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would abhor the idea, proposed to them in plain terms, of casting in their lot with him, or of consenting to his principles and ways.

But such a representation of the deceitfulness of his work, is rather likely to put others on their guard, than to deter the wicked man himself from persisting in it. He, perhaps, has no mind to be ashamed of his cunning craftiness, whereby he lies in wait to deceive, (Ephesians iv. 14,) and of having taken many with guile, to the great discomfort, if not the ruin, of their souls. Observe therefore, my brethren, further, (which Solomon appears to have chiefly intended,) that the work of the wicked is deceitful with respect to the wicked by whom it is wrought, being attended by miscarriage and disappointment. The event of it, will, for the most part, prove directly contrary to his fondest expectations; and, in case he can bring his designs to pass, there will result to him no real satisfaction, but, more frequently, confusion and disgust.

Whether earthly events be considered in the most common (though improper) light, as accidental, or be supposed “ ordered in all things “ and sure,” by the secret arrangements of Divine Providence, which ever of these views shall be adopted, it is probable that the work of the wicked man will deceive him.

66 The

“ race is not always to the swift, nor the battle " to the strong, neither yet bread to the wise, “ nor yet riches to men of understanding, nor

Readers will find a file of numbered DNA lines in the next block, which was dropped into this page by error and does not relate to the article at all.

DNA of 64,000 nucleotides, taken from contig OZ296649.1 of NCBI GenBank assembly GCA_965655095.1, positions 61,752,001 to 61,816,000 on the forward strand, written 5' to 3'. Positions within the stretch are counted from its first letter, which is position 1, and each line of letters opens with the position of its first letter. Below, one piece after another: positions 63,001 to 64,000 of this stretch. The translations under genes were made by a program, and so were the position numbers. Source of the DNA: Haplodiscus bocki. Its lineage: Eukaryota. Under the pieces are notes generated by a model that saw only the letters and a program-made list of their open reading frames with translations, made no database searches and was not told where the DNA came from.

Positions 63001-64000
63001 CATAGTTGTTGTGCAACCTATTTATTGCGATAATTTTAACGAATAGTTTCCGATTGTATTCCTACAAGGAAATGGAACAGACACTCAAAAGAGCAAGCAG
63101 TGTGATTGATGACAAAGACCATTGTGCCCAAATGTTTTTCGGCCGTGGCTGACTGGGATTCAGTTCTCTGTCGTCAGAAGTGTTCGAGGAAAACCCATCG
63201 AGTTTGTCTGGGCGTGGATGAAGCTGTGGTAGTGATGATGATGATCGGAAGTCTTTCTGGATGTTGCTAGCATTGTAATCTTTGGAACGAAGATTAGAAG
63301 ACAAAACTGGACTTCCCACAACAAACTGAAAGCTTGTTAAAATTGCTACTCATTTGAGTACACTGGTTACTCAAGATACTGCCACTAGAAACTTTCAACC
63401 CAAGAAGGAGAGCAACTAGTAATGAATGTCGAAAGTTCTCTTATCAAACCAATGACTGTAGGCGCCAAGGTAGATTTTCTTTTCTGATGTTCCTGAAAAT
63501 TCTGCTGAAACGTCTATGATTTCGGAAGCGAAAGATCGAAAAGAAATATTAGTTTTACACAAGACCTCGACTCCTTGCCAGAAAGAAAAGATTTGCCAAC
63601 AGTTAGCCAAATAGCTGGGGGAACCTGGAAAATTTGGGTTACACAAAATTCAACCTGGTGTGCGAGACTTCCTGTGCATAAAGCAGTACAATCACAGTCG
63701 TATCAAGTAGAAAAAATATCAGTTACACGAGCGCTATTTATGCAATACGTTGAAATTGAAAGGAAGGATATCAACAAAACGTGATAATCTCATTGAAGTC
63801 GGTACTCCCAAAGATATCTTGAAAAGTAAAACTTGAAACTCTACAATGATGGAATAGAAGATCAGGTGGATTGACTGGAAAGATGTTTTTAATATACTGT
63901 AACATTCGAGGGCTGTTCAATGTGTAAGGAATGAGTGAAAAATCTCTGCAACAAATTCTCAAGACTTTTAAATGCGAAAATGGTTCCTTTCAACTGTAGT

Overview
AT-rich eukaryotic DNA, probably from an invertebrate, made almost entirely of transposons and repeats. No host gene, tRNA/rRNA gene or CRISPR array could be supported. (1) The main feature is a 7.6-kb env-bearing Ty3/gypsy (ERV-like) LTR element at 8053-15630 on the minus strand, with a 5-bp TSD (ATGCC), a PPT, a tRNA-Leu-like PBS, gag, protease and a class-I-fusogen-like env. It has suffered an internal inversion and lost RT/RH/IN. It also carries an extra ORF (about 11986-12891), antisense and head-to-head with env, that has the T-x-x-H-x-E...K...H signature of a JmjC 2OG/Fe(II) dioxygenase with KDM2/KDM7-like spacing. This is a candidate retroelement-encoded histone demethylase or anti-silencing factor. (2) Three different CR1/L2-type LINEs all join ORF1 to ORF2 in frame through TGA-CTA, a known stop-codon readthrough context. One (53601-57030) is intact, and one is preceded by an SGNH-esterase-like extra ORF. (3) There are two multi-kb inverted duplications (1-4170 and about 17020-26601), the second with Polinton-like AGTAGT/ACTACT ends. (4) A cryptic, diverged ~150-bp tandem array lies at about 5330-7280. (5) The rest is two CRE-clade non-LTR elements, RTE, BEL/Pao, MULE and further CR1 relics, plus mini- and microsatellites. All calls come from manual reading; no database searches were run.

yet favour to men of skill; but time and “ chance happeneth to them all.” (Eccles. ix. 11.) Accordingly, a wicked man will oftentimes be thwarted merely in the common course of affairs, and find his best concerted plans brought to nought, by what may be called the changes and chances of this mortal life. But when, instead of thus speaking, we more properly ascribe every thing which turns up, to the hidden counsels of the Almighty, the condition of the wicked becomes gloomy indeed. Then, his prospect is to see all the hopes, wherewith he hath compassed himself about, disappear, one after another, like mere sparks, and to labour as it were in the very fire, and to weary himself for very vanity, and to lie down at the last in sorrow. Then, he may look to be taken in his own craftiness, and to experience something directly opposite to his most favourite expectations and desires. The righteous Governor of the world not unfrequently displays His power and wisdom, in thus defeating the schemes, and disconcerting the exertions, of wicked men; or if He lets them for a moment seem to prosper, it is only that they may climb up into a slippery place, and from that the more signally be cast down. (Psalm Ixxiii. 16.)